In any case, I would just like to make the case that anyone can promise anything and that this is much easier to do on behalf of agencies you have no control over. McGinn could quite possibly be the best candidate, but I guarantee you that my vote will not be made over vague promises that are contingent on swaying agencies that the candidate has no sway with. Ditto on nixing the Alaskan way tunnel for that matter.

        A more constructive platform (that I once futilely suggested to all the candidates) was doing the hard work that it would require to wrench ourselves (in Seattle) away from all of this altogether and create a new transit agency for the city. The goals, dreams, aspirations, and even metrics of city v. suburb are becoming so strongly polarized that love it or hate it, city and county will almost certainly divorce at some point. Sammamish is dead-set on running empty shuttles at midnight at the expense of a few additional runs on Seattle’s routes that pass people by. That’s regionalism at work for you. In the age of ORCA, having smaller agencies within the region might be an attainable and worthwhile goal.

        To bring it all back to where it all started = I do like McGinn, but he is entirely average in that he promises to control agencies he cannot. In my opinion, a braver, more informed option would be to come out fighting for transit in Seattle. Rather, we get promises “to work with” agencies that are not doing such a great job to begin with.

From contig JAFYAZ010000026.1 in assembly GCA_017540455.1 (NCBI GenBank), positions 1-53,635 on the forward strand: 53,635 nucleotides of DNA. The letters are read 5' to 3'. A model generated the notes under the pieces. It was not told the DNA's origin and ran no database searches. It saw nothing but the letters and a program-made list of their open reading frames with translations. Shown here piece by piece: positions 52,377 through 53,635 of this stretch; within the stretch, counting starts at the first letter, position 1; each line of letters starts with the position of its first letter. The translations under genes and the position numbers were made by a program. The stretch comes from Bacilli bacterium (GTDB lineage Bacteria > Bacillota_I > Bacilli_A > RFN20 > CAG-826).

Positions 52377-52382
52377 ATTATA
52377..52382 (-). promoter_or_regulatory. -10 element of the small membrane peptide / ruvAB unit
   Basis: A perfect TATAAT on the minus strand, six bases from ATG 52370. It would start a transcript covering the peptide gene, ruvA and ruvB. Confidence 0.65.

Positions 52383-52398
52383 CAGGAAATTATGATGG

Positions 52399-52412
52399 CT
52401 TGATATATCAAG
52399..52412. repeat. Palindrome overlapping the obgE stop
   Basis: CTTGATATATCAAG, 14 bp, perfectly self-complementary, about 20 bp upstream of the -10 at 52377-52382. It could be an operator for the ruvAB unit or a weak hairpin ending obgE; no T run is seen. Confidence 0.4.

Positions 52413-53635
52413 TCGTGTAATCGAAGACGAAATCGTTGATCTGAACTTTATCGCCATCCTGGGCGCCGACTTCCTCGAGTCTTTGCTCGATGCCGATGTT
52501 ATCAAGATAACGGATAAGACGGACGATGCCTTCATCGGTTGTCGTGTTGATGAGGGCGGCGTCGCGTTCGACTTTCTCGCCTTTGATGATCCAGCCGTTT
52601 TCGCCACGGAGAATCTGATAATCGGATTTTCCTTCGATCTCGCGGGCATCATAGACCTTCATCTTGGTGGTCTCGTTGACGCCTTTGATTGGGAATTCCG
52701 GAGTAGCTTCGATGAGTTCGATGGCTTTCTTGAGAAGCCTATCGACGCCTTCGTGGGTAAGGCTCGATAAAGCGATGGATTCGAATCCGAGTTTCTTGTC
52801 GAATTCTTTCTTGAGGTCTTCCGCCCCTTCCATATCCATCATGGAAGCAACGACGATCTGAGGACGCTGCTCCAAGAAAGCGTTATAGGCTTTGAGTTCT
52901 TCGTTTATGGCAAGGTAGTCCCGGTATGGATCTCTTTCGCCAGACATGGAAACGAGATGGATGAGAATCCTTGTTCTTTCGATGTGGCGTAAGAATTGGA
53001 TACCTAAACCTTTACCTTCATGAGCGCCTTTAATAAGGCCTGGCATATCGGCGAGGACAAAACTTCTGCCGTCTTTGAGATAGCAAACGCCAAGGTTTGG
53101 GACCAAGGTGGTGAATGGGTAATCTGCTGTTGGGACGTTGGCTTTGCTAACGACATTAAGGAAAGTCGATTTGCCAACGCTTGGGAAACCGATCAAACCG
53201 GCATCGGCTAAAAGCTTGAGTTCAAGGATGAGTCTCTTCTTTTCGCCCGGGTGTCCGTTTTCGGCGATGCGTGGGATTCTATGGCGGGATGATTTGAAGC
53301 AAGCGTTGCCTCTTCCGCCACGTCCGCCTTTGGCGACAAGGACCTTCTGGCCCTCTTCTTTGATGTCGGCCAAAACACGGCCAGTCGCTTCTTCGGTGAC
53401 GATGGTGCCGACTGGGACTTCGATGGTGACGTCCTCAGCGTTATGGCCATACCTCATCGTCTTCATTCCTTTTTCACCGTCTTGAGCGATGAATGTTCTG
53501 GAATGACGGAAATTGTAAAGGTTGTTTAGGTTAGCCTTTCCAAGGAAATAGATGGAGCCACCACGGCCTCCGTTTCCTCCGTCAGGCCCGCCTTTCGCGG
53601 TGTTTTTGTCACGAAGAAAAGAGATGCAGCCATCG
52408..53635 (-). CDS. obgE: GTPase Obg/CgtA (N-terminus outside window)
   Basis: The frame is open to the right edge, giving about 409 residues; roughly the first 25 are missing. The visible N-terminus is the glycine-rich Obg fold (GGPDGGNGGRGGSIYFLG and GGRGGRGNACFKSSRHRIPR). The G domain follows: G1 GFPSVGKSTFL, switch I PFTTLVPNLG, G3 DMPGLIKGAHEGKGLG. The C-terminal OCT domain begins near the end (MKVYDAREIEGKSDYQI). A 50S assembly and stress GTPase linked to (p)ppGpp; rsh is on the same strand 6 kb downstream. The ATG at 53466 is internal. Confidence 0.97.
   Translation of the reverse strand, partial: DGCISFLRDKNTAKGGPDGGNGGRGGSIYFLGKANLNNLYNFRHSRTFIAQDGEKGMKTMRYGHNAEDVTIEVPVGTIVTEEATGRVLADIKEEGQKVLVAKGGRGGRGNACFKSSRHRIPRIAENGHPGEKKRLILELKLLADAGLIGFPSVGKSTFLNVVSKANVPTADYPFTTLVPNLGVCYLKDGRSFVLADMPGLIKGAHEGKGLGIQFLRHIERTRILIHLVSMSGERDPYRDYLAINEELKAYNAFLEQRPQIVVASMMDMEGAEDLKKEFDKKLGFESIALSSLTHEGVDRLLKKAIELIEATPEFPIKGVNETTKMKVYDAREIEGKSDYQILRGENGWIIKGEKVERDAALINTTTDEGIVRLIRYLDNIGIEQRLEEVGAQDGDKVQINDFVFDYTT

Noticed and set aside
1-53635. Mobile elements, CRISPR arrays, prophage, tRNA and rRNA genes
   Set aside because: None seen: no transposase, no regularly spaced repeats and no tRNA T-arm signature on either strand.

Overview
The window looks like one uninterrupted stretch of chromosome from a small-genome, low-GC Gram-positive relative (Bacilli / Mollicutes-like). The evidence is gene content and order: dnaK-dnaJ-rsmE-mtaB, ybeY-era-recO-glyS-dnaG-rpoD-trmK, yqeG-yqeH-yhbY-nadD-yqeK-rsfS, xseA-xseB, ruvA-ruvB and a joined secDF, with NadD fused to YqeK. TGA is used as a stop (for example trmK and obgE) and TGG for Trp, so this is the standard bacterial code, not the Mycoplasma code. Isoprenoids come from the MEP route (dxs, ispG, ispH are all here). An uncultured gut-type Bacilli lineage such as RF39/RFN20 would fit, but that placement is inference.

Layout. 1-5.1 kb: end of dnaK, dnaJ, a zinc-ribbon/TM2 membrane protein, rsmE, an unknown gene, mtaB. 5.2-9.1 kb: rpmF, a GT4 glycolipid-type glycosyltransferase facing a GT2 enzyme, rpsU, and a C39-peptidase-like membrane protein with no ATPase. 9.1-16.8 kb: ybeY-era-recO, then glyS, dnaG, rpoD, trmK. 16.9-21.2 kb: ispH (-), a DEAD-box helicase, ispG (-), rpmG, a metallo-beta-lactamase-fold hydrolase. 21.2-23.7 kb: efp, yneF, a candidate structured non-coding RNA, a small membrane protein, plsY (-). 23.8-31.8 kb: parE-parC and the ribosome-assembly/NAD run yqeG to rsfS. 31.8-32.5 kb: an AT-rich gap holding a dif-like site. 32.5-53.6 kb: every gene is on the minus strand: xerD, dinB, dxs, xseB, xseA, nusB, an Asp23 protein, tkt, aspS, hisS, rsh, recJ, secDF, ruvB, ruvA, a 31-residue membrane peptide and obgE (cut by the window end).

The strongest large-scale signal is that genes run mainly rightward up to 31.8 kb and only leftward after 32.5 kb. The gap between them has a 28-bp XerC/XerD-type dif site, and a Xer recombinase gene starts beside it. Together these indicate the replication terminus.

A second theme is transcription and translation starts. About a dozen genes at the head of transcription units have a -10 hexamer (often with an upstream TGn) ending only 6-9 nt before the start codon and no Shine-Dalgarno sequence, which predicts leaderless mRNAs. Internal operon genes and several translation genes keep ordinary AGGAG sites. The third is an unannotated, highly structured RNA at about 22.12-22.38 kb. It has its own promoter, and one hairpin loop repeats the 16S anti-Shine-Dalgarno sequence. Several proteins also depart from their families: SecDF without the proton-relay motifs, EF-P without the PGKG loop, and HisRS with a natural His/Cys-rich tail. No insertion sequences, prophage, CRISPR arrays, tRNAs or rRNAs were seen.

2. The situation with the Mayor of Seattle and Metro is a bit different than that of a high school student body president. For one thing the Mayor has a seat at the table with the PSRC and almost certainly will be appointed to the ST board which means he has a say in regional planning and transportation. Furthermore with the bridging the gap levy the City is already paying for a bunch of extra Metro service hours for Seattle. Also consider the City can do things like create transit lanes, install bus bulbs, or implement transit signal priority to improve Metro service.

        At least according to the way Metro charges service hours to sub-areas the West sub-area (Seattle and Shoreline) actually receive a slight subsidy from the suburbs. Now if you charge all of the service hours for every route that leaves the West sub-area to the East or South sub-areas the taxes collected vs service hours provided might end up being a wash. So if Seattle was to “pull out” of Metro once the duplicated overhead was factored in Seattle would actually have less money to spend on service hours.

        Other than scrapping 20/40/40 the two best ideas I’ve heard for solving the political problems with Metro are either to put them back into their own independent transit agency or to figure out some way of merging them with Sound Transit. As for the latter I don’t think Sound Transit wants the headache as they are more focused on building Link and Sounder than dealing with bus service.

  3. Personially, I’d like to see transit head into Seattle at an earlier time. I cannot get off my graveyard shift to days because day shift starta at 5:30. No buses or link goes to Seattle early enough.